Perceptual-Cognitive Assessments in Football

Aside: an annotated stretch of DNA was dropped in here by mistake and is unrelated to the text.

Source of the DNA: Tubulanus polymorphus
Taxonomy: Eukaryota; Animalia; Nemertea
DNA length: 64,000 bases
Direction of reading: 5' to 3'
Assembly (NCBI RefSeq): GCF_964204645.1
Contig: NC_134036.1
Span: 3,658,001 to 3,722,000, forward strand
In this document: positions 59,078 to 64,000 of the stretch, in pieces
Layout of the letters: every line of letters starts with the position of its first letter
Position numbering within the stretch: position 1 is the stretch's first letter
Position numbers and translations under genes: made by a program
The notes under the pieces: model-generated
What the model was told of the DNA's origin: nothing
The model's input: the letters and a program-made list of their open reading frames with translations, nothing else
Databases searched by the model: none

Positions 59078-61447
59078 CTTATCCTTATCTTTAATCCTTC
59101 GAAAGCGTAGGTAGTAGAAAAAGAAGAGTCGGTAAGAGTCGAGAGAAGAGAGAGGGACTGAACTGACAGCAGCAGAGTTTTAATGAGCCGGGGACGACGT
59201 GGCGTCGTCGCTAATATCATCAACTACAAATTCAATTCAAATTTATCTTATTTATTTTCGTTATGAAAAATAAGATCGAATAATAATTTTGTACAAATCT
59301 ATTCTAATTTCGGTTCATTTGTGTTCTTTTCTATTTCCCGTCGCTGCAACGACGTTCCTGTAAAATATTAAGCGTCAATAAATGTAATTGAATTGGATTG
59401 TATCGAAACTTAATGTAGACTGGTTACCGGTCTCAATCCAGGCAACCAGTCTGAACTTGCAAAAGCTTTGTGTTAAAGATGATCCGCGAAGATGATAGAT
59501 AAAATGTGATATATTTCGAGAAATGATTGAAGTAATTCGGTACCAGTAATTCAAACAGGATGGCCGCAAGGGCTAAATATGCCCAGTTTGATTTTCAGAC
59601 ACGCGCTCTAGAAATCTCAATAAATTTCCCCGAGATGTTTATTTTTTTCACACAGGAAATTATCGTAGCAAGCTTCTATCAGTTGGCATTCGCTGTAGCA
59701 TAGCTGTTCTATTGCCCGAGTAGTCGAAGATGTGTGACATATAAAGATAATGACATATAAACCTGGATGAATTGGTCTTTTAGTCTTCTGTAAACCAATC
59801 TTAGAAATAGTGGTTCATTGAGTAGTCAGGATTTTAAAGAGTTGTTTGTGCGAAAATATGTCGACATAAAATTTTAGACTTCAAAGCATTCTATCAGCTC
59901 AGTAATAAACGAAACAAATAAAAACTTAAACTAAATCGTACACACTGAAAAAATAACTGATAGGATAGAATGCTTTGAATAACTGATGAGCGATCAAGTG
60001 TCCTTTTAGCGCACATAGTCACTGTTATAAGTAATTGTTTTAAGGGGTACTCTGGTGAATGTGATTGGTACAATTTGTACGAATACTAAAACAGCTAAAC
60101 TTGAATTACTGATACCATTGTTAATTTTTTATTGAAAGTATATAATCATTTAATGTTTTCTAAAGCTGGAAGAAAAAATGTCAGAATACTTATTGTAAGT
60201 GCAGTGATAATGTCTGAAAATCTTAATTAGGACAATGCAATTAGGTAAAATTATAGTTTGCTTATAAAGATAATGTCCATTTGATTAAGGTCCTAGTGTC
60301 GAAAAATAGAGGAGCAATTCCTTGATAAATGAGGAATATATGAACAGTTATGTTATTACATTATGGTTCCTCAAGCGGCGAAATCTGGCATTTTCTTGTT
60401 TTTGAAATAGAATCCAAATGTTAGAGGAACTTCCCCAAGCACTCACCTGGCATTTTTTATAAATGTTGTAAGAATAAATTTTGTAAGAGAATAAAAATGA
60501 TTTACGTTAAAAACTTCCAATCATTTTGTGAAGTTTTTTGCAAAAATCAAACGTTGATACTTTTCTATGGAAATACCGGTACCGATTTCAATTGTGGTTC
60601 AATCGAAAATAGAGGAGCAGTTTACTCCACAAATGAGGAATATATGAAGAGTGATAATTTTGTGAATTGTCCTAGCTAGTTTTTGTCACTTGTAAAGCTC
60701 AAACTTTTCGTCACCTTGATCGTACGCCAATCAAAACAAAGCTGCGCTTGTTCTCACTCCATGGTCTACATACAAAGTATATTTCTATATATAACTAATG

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Common performance assessments in sport can range from either highly realistic environments (i.e. domain-specific, high ecological validity), to players sitting in front of a computer responding to various non-sport-specific information presented (i.e. domain-generic, low ecological validity). However, very few of these assessments are sufficiently validated. Therefore, the collection of aims within this dissertation was three-fold: i) to assess all high-level athletes from the academy to senior professional teams players in order to understand what cognitive abilities athletes exhibit, and what factors (i.e. environment and heritable) contributed towards their cognitive profile, ii) to track both domain-specific and domain-generic abilities longitudinally to understand their relationships with increased exposure to football training, and iii) to learn from the limitations of the domain-specific skills assessment and incorporate new technologies in order to gain a further insight to investigate how emerging technologies could help to develop more representative assessments. As the developmental trajectories of high-level football players’ domain-generic abilities reflected those observed in general populations’ despite long-term exposure to football-specific training and gameplay, this questions the relationship between high-level experience’s capacity to improve domain-generic abilities and challenges the validity of including non-sport specific assessments as a measure of football performance potential in high performing athletes.
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